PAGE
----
Features Archive

Opening the South China Sea

The South China Sea is one of the most geopolitically contested marine realms on earth. But it is also of keen interest to geologists who want to understand how this ocean basin, bordered by China, the Philippines, Malaysia and Vietnam, opened up. On an International Ocean Discovery Program cruise aboard the JOIDES Resolution, scientists will drill through seafloor sediments to understand how the basin reached its present form. Marine geologist Trevor Williams of Lamont-Doherty Earth Observatory is directing downhole logging operations. Follow his dispatches from the ship here.


Kat Allen, a researcher at Lamont-Doherty Earth Observatory, started writing poems about science as a graduate student, in part to make studying for qualifying exams less painfully serious. At Lamont, she sent out a poem with each week’s reminder about the geochemistry department’s coffee social hour. Her “Geopoetry” blog grew from there because, she says, “It was just too much fun to stop.” Kat is currently an instructor in Columbia’s Frontiers of Science program.

Arctic Sea Ice Ecology

Polar ice is home to large communities of algae that thrive in the frigid Arctic environment. These tiny organisms have a big impact on the marine ecosystem and the entire planet — including us. Andy Juhl and Craig Aumack, scientists from Lamont-Doherty Earth Observatory, are in Barrow, Alaska studying algae in and below sea ice, and how our warming climate may impact these important organisms.

Peering Through Polar Ice

Scientists at Lamont-Doherty Earth Observatory have designed a set of ice imaging instruments small enough to hitch a ride on planes flying over both poles on routine missions. This spring, the IcePod will begin collecting data over Greenland from the wing of a New York Air National Guard LC130 plane. IcePod will help scientists to understand how quickly the ice sheets are changing as climate warms and what this will mean for global sea levels.

Hurricane Sandy

What was behind perhaps the worst natural disaster to hit the Northeast seaboard in recent history? How likely is it that we’ll see more superstorms in the future? How could we have been better prepared? The science and the lessons of Hurricane Sandy, through the eyes of researchers at the Earth Institute.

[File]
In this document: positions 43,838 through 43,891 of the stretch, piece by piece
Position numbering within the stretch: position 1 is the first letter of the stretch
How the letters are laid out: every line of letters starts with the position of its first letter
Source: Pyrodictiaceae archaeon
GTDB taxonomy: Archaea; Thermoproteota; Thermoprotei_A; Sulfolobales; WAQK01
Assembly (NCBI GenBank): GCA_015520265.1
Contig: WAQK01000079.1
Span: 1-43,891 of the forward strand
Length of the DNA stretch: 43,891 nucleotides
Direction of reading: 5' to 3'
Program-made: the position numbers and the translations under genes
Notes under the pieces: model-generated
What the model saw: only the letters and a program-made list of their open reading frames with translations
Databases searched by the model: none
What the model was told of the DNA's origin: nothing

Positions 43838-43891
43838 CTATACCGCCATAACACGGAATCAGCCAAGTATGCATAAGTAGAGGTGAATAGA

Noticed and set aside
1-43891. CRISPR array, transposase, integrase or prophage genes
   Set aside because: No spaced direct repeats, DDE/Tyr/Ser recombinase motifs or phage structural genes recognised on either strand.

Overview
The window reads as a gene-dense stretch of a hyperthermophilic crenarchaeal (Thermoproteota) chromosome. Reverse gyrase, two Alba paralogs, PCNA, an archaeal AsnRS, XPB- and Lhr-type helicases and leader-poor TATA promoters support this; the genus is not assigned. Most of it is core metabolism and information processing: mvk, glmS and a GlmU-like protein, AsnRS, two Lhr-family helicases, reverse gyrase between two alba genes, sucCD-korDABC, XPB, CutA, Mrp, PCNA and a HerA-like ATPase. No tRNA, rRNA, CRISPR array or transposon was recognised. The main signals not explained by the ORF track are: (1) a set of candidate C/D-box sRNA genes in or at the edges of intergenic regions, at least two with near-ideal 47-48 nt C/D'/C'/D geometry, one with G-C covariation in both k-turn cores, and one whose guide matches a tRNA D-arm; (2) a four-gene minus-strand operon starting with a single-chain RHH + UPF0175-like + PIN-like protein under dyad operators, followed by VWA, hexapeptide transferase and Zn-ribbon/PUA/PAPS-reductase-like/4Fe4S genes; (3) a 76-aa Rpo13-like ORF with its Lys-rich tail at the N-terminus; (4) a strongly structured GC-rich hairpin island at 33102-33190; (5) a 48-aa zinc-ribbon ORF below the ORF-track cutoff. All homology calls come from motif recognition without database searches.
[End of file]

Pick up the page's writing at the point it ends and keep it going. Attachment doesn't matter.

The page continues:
Vanishing Tropical Glaciers

Ecuador’s glaciers are receding fast as temperatures warm. Less ice means less water for farming and producing electricity. To track the changes in Ecuador’s high Andes, Jonathan Cain, a recent graduate of Columbia University’s Masters in Sustainability Management with his Ecuadorian colleague, Pablo Puruncajas, will install weather monitoring equipment on Chimborazo, Ecuador’s tallest peak.

The Fourth Extinction

Researchers at Lamont-Doherty Earth Observatory are investigating why life on earth was nearly extinguished 200 million years ago—and whether that event holds relevance for today.

Beneath the Alaskan Tundra

Arctic peat bogs have been absorbing carbon for thousands of years, but will
this continue as the poles heat up? Warmer temperatures could cause bogs to
decay, sending billions of tons of carbon back into the air. But a warmer
climate might also improve growing conditions, allowing the bogs to take up
more carbon than before. A team of scientists will travel to Alaska’s remote
North Slope to collect peat bog samples to understand how climate and carbon
uptake have varied over the past 15,000 years and what this might mean for
the future.


“We need to build a decent life on a crowded planet.” That quote from Jeffrey Sachs sums up the challenge faced by thousands of participants at Rio+20, the UN Conference on Sustainable Development, June 20-22, 2012, in Rio de Janeiro. Staff and students from the Earth Institute will be writing for State of the Planet from the conference, and after, about the issues to be faced.

Cascadia in Motion

Off the U.S. Pacific Northwest coast, the 680-mile-long Cascadia subduction zone has produced giant earthquakes and tsunamis like the one that ravaged Japan last year–the most recent, in 1700. These quakes are thought to come every several hundred years. To help understand subduction processes along this zone, scientists at sea and on land are conducting the first-ever imaging of an entire plate-the Juan de Fuca-from the ridge where it is growing, to the trench where is diving under North America. Aboard the R/V Langseth and R/V Oceanus scientists will study how fluids, sediments and the structure of faults may influence the evolution of this seismic zone, and the frequency and power of earthquakes, as well as volcanoes that erupt inland.